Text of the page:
The risks of selling our heritage
A French transport giant recently bought a 50 per cent stake in Hong Kong Tramways, turning a new page in the city's 100-year-old transport system.
As a Hongkonger, it is reassuring to see the tram service enhanced, as long as the vehicles' traditional appearance and the low prices remain unchanged.
I believe the tram is one of the most valuable pieces of Hong Kong's heritage, reflecting the city's unique fusion of new and old. It is also a great way to see the city, and is popular with tourists.
As time passes, old things are replaced by new ones. I think what we should do is not object to change, but embrace it, and hope elements of what makes Hong Kong special remain.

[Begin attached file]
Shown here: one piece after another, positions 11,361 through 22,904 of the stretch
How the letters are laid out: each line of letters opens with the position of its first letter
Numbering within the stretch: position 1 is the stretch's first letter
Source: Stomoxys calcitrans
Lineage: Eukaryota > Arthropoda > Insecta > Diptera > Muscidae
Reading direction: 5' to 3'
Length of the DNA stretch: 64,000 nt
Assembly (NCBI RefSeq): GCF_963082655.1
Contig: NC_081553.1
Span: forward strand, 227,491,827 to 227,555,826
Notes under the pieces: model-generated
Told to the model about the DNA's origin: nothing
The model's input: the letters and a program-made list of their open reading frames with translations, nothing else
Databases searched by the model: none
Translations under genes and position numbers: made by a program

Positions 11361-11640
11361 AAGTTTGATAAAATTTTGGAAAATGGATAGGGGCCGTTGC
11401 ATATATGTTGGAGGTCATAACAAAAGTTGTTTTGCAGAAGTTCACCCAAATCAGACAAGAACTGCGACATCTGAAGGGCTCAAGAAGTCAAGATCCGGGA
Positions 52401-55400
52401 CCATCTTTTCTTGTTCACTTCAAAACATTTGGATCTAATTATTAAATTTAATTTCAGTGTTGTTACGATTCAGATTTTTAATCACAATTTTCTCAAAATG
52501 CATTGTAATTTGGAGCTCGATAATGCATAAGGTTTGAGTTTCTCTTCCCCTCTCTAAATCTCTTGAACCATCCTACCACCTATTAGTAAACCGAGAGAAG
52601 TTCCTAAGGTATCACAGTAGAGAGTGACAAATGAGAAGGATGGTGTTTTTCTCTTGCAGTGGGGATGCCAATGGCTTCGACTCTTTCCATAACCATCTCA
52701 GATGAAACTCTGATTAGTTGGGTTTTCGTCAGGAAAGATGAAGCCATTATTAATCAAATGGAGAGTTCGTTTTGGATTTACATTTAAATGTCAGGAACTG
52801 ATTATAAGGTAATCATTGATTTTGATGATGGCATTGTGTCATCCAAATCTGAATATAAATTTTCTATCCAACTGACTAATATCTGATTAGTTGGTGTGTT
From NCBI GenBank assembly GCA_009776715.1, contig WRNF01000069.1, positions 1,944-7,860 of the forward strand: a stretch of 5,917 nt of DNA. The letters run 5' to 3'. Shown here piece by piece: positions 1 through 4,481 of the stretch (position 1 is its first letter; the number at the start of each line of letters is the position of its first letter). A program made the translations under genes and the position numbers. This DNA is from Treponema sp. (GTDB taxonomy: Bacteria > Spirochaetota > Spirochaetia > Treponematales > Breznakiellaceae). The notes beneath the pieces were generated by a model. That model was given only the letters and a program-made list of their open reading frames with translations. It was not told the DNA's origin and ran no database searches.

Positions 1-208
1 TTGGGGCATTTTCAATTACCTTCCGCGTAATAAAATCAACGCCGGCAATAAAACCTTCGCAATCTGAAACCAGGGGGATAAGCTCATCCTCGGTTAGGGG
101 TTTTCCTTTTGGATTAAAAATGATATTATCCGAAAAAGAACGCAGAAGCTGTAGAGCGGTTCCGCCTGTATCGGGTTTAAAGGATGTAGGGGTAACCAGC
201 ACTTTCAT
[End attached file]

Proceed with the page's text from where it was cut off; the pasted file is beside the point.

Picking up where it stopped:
Rene Lam, Hang Seng School of Commerce
From the Editor
Thanks for your letter, Rene. Hong Kong has the largest double-decker fleet of trams in the world. They have been carrying Hongkongers for more than 100 years and are a cheap and clean method of transport.
Hence, it was understandable that people had mixed feelings when the French company Veolia bought in to what is seen by many as part of our heritage.
So far not much has changed and it seems all the angst was for nothing. Therefore, let's enjoy our history and heritage and go for a tram ride without worrying about what will happen in the future.